So I went to see Louis Klopsch, and it was one of the happiest and the most profitable things I ever did. We found him in his private office, and the room was in itself remarkable. It had an ornate, Eastern look; the windows were shaded with tinted glass, and there was an oil painting of “The Descent from the Cross” covering a large space of the western wall, while other Biblical pictures and models were everywhere to be seen; giving it the Oriental look of which I have spoken. And I had never seen such handsome furniture and appointments in any editor’s or even publisher’s office. I thought of the rather large closets, with their plain wooden chairs and simple desks, in which Harper’s editors sat; of the slips in which George Merriam, and Moses Coit Tyler wrote and read; the poverty of all the editorial offices I had ever seen flashed across my memory, as I sat amid the color, beauty and luxury of the office of the Christian Herald.
Dr. Klopsch rose as we entered, and with smiles came to meet us. Mr. Bacheller hastened away, I stayed nearly two hours, and they went like ten minutes. At the end of our interview, I was astonished at my first estimate of his countenance. I had then thought it remarkable, but not handsome; but I soon understood that it was the only face, that could have expressed his complex inner man, as well as properly manifest his slight, graceful personality. He had charming manners, and walked with a kind of alert grace. I have been particular about Dr. Klopsch’s appearance, for I came to know him well, both in a business and a social way, and I suspect he could appear very different, to people with whom he was not in sympathy.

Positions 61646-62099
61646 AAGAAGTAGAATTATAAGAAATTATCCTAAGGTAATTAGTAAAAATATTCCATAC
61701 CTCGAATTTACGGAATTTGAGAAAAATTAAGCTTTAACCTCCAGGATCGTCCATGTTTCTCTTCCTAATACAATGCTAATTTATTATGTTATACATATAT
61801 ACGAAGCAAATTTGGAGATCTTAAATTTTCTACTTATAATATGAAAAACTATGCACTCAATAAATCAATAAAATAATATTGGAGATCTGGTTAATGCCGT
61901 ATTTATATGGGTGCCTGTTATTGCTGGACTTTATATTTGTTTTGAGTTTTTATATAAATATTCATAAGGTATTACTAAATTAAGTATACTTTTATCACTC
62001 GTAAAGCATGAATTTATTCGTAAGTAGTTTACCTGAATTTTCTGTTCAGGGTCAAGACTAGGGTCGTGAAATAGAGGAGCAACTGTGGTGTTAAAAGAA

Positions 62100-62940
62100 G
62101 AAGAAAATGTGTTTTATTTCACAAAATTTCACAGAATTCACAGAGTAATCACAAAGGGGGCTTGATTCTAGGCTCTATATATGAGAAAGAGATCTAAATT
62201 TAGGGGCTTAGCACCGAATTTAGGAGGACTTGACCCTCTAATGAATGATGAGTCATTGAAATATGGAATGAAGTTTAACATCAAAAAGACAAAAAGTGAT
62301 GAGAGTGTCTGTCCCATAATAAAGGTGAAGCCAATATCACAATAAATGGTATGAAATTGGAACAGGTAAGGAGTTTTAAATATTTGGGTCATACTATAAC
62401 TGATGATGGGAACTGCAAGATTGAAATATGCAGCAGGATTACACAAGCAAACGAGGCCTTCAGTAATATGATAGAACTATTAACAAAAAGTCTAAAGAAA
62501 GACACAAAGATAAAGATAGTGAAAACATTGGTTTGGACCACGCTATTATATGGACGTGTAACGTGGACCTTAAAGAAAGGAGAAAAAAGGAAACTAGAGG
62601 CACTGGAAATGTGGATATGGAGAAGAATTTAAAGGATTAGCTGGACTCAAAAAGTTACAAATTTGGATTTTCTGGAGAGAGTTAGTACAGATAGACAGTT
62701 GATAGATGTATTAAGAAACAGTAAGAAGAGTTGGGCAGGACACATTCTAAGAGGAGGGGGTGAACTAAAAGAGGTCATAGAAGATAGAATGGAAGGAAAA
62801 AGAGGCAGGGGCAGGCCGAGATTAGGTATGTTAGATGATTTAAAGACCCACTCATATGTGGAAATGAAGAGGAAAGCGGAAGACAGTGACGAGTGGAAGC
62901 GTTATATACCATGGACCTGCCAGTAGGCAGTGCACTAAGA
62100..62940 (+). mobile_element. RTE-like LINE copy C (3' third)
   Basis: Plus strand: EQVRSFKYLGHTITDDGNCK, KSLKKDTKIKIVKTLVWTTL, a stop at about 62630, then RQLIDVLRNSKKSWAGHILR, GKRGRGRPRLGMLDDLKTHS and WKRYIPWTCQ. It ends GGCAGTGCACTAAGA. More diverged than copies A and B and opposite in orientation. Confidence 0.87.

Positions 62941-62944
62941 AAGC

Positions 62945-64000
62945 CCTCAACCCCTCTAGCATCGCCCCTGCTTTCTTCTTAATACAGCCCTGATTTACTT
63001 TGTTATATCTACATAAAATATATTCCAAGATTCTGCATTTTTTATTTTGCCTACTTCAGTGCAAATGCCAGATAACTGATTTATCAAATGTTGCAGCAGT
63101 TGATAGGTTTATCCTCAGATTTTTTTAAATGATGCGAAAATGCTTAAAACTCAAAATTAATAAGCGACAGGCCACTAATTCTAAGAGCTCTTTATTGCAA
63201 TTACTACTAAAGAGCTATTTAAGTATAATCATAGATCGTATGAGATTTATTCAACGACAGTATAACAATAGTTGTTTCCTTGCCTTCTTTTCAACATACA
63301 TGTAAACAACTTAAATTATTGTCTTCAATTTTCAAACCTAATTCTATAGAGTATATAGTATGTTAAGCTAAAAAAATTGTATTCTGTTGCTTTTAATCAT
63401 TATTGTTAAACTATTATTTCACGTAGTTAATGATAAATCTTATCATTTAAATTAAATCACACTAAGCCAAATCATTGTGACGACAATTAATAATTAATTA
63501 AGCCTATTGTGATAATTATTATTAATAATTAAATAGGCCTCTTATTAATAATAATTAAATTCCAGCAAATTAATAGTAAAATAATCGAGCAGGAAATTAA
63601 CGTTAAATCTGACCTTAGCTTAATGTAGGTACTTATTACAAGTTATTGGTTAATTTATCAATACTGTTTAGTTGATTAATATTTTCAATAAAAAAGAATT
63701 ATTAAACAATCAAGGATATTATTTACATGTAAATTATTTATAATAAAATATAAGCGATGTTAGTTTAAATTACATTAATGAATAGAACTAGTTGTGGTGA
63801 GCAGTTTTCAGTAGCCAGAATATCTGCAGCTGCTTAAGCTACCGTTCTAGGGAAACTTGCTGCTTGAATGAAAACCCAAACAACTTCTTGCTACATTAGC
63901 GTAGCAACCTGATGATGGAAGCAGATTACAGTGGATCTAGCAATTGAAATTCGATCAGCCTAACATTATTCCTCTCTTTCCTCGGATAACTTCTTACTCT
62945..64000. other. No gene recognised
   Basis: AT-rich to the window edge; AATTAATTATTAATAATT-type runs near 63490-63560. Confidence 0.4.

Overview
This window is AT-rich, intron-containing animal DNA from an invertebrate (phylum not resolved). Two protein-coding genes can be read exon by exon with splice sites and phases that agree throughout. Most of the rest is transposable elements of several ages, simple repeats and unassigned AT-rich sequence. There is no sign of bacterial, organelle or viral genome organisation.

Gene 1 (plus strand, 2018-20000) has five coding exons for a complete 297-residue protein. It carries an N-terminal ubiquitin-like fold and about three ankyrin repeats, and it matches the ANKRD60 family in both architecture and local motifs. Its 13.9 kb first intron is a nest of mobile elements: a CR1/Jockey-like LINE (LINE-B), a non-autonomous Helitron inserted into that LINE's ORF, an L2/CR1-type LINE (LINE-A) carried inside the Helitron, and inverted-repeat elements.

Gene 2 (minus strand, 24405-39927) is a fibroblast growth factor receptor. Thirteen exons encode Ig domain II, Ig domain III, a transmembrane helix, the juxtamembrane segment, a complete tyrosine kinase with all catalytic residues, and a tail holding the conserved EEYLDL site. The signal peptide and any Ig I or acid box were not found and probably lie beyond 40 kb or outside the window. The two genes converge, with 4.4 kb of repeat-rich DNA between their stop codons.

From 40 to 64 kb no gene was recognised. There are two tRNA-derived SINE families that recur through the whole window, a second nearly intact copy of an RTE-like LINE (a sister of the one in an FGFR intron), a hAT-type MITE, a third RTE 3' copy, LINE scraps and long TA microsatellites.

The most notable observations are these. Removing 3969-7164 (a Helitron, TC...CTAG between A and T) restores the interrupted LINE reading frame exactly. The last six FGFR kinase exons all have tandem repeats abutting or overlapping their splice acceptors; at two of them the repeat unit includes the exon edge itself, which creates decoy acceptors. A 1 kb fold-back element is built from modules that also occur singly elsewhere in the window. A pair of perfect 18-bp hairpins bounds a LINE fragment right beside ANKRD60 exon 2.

I went home on the first of February, and found so many letters I could do nothing on the second but answer them. Among the writers were Mrs. Libbey, and Mr. Rideing; the latter sent me a check for seventy-five dollars in payment for “Discontented Women.” On the eleventh, I went to Princeton, and remained with the Libbeys until the fourteenth, when I returned to New York, and dined with the Rideings. I liked to go to the Rideings; there was always such a sweet, old English air and influence about their home and dinners. I think they spent their summers in England, and never quite lost its atmosphere.
On the sixteenth I began to rewrite “The Knight of the Nets” for Mr. Dodd; and on the twenty-first I signed a contract with Dr. Klopsch to write him a serial for the Christian Herald for twenty-five hundred dollars. I also saw Mr. Booth King about a short story of four chapters for his paper called Fashion and promised to write it for five hundred dollars. Then I worked on “The Knight of the Nets” all the rest of February.
On the fourth of March I was again in New York attending a play and supper at Colonel Robert Ingersoll’s. Mr. Jewett went with me. I remember nothing about the play, but I shall never forget Robert Ingersoll. I know all that has been said against him. It does not alter my fixed opinion that in practice he was one of the best Christians I ever knew. He has gone to the Mercy of the Merciful One, and I can only remember his wonderful intelligence, and personal charm.